Religious minorities persecuted in Pakistan

Asia Bibi listens to officials at a prison in Sheikhupura near Lahore, Pakistan on Nov. 20, 2010 File-AP

Pakistan has various religious minorities. According to the 1941 census of India, there were 5.9 million non-Muslims in the provinces that today form Pakistan, mainly composed by Hindus, Christians and Sikhs. According to Western religious freedom and human rights monitoring groups, religious minorities face severe discrimination in Pakistan.

We received from Aftab Alexander Mughal of Minority Concern of Pakistan the following news about the recent release of the Christian woman Asia Bibi.

PAKISTAN: Christian woman Asia Bibi finally freed after spending eight years in jail under blasphemy law

By Aftab Alexander Mughal

Asia Bibi

8 November 2018: Asia Bibi, poor Christian woman, has been released around at 10pm last night from Women Jail in Multan, Southern Punjab, after one week of the announcement of the Supreme Court's judgment. On Wednesday morning, 31 October, the highest court of Pakistan acquitted Bibi, a married mother of five, from a blasphemy case. She was on death row and languished in a solitary confinement for a decade. According to some unconfirmed reports, the jail officials freed her after receiving the necessary documents. She reached at Multan airport under tight security and then flew to Islamabad. There are contradictory reports that Asia Bibi, 47, has left Pakistan for Netherlands, but it is yet to be confirmed.

Her husband, Ashiq Masih, 55, already appealed to the governments of the USA, the UK and Canada for help to exit them from Pakistan because she, and her whole family were not safe in Pakistan. She cannot stay in the country because of hostile environment, Nadeem Anthony, a Christian lawyer from Lahore, told Minority Concern of Pakistan. Despite Supreme Court's acquittal orders, many Muslims still believe that she is a 'blasphemer', and they publically declared her liable to be killed, and continuously asking for her hanging. Her lawyer, Sai-ul-Mulook, 62, has already left Pakistan as he faced death threats from fanatics because defending her. He is in Netherlands now. The complainant Qari Muhammad Salaam, a Muslim cleric, has filed a review petition against the apex court's ruling.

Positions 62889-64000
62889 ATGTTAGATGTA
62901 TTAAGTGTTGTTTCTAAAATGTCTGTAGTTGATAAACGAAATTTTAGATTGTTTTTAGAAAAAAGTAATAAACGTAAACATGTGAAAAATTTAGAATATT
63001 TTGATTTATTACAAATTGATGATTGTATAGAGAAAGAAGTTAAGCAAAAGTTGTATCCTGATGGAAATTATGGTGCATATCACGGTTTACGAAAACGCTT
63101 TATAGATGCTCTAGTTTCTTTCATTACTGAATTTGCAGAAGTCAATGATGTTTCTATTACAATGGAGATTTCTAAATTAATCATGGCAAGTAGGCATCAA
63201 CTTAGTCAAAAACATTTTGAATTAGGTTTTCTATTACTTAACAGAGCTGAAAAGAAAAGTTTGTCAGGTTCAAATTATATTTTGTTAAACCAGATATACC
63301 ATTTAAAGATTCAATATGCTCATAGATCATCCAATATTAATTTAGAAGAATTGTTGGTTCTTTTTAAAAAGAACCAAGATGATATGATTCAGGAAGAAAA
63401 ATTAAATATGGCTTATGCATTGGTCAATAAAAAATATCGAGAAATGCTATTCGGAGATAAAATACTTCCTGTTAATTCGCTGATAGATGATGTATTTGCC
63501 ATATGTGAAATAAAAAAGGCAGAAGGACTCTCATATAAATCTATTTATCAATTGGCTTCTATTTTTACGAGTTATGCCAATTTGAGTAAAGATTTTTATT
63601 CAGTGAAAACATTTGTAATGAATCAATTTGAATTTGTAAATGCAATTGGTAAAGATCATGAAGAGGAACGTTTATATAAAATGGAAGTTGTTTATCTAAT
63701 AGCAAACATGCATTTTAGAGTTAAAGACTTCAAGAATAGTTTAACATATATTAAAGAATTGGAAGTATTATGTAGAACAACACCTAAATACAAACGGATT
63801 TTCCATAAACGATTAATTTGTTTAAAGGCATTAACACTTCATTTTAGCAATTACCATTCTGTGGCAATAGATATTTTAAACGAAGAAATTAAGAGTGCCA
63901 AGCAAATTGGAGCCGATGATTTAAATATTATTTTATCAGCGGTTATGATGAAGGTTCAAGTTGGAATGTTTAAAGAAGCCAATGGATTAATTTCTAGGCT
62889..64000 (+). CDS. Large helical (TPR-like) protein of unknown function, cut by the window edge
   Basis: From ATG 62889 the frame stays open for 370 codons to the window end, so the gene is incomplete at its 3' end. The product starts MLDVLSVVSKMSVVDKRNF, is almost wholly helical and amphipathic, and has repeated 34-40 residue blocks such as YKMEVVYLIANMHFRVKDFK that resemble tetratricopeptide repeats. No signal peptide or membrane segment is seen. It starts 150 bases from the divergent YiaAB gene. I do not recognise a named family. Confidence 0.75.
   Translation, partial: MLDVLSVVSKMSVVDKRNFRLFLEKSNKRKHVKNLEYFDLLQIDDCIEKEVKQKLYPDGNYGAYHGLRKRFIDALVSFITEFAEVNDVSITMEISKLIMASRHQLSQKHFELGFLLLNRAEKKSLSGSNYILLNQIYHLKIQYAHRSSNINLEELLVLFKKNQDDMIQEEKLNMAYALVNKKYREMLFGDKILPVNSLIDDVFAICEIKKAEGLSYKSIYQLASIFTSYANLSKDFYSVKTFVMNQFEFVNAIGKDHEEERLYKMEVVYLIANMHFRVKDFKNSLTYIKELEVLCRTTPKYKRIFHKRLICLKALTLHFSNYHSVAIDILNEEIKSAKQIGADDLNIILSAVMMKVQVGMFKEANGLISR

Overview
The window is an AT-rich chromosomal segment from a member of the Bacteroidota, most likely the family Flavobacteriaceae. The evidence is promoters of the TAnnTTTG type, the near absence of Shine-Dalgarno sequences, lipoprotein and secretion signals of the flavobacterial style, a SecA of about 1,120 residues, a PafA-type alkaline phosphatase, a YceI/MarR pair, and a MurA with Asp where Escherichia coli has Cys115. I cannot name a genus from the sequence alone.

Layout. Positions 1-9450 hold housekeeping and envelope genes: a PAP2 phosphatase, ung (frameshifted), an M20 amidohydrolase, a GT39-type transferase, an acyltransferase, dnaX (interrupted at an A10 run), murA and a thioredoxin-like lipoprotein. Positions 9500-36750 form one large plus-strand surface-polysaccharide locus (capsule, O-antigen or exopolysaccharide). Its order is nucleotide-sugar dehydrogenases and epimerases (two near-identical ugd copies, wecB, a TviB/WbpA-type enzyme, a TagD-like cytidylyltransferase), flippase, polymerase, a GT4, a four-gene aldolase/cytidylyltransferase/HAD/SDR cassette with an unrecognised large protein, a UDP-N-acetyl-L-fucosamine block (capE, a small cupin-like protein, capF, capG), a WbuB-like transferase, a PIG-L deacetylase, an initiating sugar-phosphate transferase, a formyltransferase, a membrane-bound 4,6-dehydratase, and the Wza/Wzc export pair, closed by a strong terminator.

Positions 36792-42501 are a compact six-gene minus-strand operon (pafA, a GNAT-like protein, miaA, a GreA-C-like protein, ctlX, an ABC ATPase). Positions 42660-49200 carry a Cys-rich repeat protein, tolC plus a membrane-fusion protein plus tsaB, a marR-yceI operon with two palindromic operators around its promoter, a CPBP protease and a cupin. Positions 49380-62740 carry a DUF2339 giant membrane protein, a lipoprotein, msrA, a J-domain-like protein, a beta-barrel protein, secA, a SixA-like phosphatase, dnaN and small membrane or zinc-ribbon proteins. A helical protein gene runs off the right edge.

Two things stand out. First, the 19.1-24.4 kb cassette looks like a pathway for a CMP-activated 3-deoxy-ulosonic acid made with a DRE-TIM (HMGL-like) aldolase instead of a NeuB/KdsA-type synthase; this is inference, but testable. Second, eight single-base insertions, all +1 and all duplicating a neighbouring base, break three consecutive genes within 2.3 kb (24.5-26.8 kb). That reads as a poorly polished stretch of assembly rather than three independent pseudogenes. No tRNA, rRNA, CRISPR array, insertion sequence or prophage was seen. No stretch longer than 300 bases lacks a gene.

A three-member special bench of the Supreme Court, headed by Chief Justice Mian Saqib Nisar and comprising Justice Asif Saeed Khan Khosa and Justice Mazhar Alam Khan Miankhel said in their judgment, "Keeping in mind the evidence produced by the prosecution against the alleged blasphemy committed by the appellant, the prosecution has categorically failed to prove its case beyond reasonable doubt."

The acquittal orders led violent protests throughout the country. Sit-in strikes were led by Tehreek-e-Labbaik Pakistan (LTP), newly formed religious party, who paralysed the country for four days. Islamists opposed the court's judgment and supported Pakistan's controversial blasphemy laws.